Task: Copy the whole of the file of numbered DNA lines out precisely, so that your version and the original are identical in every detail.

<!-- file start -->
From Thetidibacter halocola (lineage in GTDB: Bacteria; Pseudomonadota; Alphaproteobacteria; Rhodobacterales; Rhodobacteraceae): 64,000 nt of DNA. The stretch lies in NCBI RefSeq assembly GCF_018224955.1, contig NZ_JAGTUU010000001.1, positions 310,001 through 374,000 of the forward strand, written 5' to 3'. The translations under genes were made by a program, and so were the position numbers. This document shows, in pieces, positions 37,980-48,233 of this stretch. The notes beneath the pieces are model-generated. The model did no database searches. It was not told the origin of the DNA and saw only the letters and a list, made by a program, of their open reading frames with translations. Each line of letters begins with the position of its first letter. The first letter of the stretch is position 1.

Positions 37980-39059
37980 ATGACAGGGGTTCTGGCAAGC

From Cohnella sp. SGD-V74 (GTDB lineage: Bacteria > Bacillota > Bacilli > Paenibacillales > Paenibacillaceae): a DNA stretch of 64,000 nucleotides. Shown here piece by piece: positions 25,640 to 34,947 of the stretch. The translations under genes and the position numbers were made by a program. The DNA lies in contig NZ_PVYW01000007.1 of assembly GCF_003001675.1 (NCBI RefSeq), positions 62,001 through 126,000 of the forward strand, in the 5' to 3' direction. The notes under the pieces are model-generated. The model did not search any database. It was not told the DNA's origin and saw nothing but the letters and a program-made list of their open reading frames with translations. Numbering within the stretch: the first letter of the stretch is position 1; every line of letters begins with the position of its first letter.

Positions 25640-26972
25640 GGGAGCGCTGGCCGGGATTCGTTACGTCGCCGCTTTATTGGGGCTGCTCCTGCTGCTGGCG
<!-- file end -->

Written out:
From Thetidibacter halocola (lineage in GTDB: Bacteria; Pseudomonadota; Alphaproteobacteria; Rhodobacterales; Rhodobacteraceae): 64,000 nt of DNA. The stretch lies in NCBI RefSeq assembly GCF_018224955.1, contig NZ_JAGTUU010000001.1, positions 310,001 through 374,000 of the forward strand, written 5' to 3'. The translations under genes were made by a program, and so were the position numbers. This document shows, in pieces, positions 37,980-48,233 of this stretch. The notes beneath the pieces are model-generated. The model did no database searches. It was not told the origin of the DNA and saw only the letters and a list, made by a program, of their open reading frames with translations. Each line of letters begins with the position of its first letter. The first letter of the stretch is position 1.

Positions 37980-39059
37980 ATGACAGGGGTTCTGGCAAGC

From Cohnella sp. SGD-V74 (GTDB lineage: Bacteria > Bacillota > Bacilli > Paenibacillales > Paenibacillaceae): a DNA stretch of 64,000 nucleotides. Shown here piece by piece: positions 25,640 to 34,947 of the stretch. The translations under genes and the position numbers were made by a program. The DNA lies in contig NZ_PVYW01000007.1 of assembly GCF_003001675.1 (NCBI RefSeq), positions 62,001 through 126,000 of the forward strand, in the 5' to 3' direction. The notes under the pieces are model-generated. The model did not search any database. It was not told the DNA's origin and saw nothing but the letters and a program-made list of their open reading frames with translations. Numbering within the stretch: the first letter of the stretch is position 1; every line of letters begins with the position of its first letter.

Positions 25640-26972
25640 GGGAGCGCTGGCCGGGATTCGTTACGTCGCCGCTTTATTGGGGCTGCTCCTGCTGCTGGCG